Teach Me How to Dougie
By Alexa Kempton
When I was a little girl, I loved to dance. Most nights, my mom would twirl around the kitchen and dance with me and my brothers while she’d make dinner. Be it The Backstreet Boys, Madonna, or maybe even a little Genesis, we’d dance until the stove was clear and the kitchen table was full, ready for our family of six to eat. My love for dancing extended outside of the house, too. If there was a dance floor, any presumed shyness dissolved and I’d dance with anyone.
Eventually, growing pains hit me hard in my teenage years. My jeans fit me too short and my dire need to belong and blend in with my friends and classmates was strong. My goal? Draw in as little attention as possible and keep my distance. School dances were fun, except not really at all. I skipped all the school social events. Even by the time I was a senior, it would’ve taken an army and a five-star dinner menu to get me to go to prom.
The only dance I actually went to was my eighth grade dance. I went to make my mom happy. I hung out in the corner of the sweaty gym with some friends, and refused to get too close to the dance floor. I was way too “cool” to dance. I’d cringe as I witnessed my classmates make fools of themselves dance the ‘dougie’ or whatever pop choreography trend that was all the rage at the time. Our kitchen floor became quiet and I gave my mom weird looks when she’d say “come on Lex!” to cue me onto the dance floor.
This “coolness” I persistently strived for was my way of handling my fear of being seen as awkward, weird, annoying, nerdy, or anything less than enough. I tried beating vulnerability by removing myself completely from it. My self-consciousness pushed away self-expression. Not only did I miss out on fun in my younger years, but I missed out on fully sharing who I was, what I liked, and in this case, how I danced.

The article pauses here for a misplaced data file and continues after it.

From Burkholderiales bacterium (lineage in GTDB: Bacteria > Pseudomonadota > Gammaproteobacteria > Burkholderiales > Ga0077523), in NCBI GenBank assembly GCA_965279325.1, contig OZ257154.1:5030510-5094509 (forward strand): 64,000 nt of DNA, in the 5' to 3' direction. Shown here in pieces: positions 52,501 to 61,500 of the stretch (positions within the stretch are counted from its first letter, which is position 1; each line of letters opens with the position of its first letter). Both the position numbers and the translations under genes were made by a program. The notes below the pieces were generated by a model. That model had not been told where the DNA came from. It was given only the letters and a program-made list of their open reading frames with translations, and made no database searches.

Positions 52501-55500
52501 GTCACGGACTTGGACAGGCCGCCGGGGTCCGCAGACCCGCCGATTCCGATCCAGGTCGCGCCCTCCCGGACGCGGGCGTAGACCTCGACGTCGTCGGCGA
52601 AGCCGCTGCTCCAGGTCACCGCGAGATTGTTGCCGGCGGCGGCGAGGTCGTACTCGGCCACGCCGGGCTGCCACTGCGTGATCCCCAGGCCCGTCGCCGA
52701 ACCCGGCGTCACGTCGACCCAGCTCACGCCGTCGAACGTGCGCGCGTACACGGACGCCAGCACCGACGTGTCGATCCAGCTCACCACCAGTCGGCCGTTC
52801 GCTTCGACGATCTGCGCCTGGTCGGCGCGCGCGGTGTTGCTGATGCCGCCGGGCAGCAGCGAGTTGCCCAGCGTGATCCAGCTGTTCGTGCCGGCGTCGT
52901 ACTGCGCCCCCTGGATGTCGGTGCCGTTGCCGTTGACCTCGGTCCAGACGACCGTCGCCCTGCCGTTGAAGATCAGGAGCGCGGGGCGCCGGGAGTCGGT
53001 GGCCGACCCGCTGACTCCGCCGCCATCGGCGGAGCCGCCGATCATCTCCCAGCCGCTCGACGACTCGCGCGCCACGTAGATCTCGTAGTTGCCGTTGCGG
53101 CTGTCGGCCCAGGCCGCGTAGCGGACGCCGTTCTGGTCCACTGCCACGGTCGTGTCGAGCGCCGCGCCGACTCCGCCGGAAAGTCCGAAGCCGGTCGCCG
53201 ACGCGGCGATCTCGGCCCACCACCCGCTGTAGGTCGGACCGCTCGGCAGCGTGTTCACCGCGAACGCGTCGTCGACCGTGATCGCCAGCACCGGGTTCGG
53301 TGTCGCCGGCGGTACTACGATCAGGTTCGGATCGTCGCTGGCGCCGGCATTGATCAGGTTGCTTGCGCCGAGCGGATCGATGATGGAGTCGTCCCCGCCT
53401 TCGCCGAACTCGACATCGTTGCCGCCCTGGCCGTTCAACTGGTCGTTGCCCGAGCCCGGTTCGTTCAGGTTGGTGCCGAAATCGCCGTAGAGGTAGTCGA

Writer Brene Brown says, “Until we teach our children that they need to be concerned with how they look and with what other people think, they dance.” Who we are and what we love as children is quiet authentic and true to ourselves. Choosing not to dance as a teenager fed the societal monster of image, and ultimately prevented me from expressing my true self and living authentically.
As many people first-handedly know, making this “cool” to authentic shift isn’t easy. If I truly dance like no one is watching, I’ll open the floor to any judgements, or even worse, notions of not belonging or fitting in. Since my rough teenage years, I’ve been actively learning and practicing to live my life more authentically. I’m less afraid to dance, speak my mind, and dress how I want to dress. Freedoms that are well worth being called “uncool” by someone.
If Leonardo Di Vinci didn’t paint for the fear that people wouldn’t like his art, or if Elon Musk didn’t execute his ideas for the fear that people would think he’s crazy, they’d be robbing this world of their amazing work. It’s uncomfortable to be vulnerable, but the price of embracing these fears could be worth a remarkable piece of art, a revolutionizing idea, or perhaps a killer eighth grade dance. Follow your fears, put yourself out there, and dance your ass off.